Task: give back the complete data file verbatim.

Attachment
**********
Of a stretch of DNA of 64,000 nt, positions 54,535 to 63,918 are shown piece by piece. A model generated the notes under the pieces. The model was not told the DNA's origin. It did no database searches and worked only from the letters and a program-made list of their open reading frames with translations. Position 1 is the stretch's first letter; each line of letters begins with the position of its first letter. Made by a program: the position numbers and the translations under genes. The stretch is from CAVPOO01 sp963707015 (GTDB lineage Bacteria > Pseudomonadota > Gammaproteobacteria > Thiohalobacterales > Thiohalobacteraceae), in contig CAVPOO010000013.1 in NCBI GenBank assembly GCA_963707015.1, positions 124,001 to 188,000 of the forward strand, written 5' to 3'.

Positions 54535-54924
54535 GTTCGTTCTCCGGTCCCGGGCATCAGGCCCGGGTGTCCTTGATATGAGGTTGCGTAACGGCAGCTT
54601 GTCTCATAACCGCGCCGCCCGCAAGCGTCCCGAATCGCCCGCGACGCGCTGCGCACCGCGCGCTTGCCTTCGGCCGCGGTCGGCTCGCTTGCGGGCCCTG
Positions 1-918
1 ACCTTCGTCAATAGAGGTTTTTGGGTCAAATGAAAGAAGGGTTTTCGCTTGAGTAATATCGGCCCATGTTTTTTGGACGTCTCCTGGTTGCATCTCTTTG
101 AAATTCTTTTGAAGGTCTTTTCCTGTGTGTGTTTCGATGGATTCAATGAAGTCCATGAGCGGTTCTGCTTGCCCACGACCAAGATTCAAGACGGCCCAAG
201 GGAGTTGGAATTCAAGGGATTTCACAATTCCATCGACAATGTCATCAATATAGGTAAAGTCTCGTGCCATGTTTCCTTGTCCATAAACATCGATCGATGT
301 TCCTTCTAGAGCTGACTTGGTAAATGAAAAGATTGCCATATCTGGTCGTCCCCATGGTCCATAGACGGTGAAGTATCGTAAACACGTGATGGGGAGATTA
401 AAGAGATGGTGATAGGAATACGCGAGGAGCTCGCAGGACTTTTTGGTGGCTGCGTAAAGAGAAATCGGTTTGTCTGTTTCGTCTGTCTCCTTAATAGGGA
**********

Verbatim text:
Of a stretch of DNA of 64,000 nt, positions 54,535 to 63,918 are shown piece by piece. A model generated the notes under the pieces. The model was not told the DNA's origin. It did no database searches and worked only from the letters and a program-made list of their open reading frames with translations. Position 1 is the stretch's first letter; each line of letters begins with the position of its first letter. Made by a program: the position numbers and the translations under genes. The stretch is from CAVPOO01 sp963707015 (GTDB lineage Bacteria > Pseudomonadota > Gammaproteobacteria > Thiohalobacterales > Thiohalobacteraceae), in contig CAVPOO010000013.1 in NCBI GenBank assembly GCA_963707015.1, positions 124,001 to 188,000 of the forward strand, written 5' to 3'.

Positions 54535-54924
54535 GTTCGTTCTCCGGTCCCGGGCATCAGGCCCGGGTGTCCTTGATATGAGGTTGCGTAACGGCAGCTT
54601 GTCTCATAACCGCGCCGCCCGCAAGCGTCCCGAATCGCCCGCGACGCGCTGCGCACCGCGCGCTTGCCTTCGGCCGCGGTCGGCTCGCTTGCGGGCCCTG
Positions 1-918
1 ACCTTCGTCAATAGAGGTTTTTGGGTCAAATGAAAGAAGGGTTTTCGCTTGAGTAATATCGGCCCATGTTTTTTGGACGTCTCCTGGTTGCATCTCTTTG
101 AAATTCTTTTGAAGGTCTTTTCCTGTGTGTGTTTCGATGGATTCAATGAAGTCCATGAGCGGTTCTGCTTGCCCACGACCAAGATTCAAGACGGCCCAAG
201 GGAGTTGGAATTCAAGGGATTTCACAATTCCATCGACAATGTCATCAATATAGGTAAAGTCTCGTGCCATGTTTCCTTGTCCATAAACATCGATCGATGT
301 TCCTTCTAGAGCTGACTTGGTAAATGAAAAGATTGCCATATCTGGTCGTCCCCATGGTCCATAGACGGTGAAGTATCGTAAACACGTGATGGGGAGATTA
401 AAGAGATGGTGATAGGAATACGCGAGGAGCTCGCAGGACTTTTTGGTGGCTGCGTAAAGAGAAATCGGTTTGTCTGTTTCGTCTGTCTCCTTAATAGGGA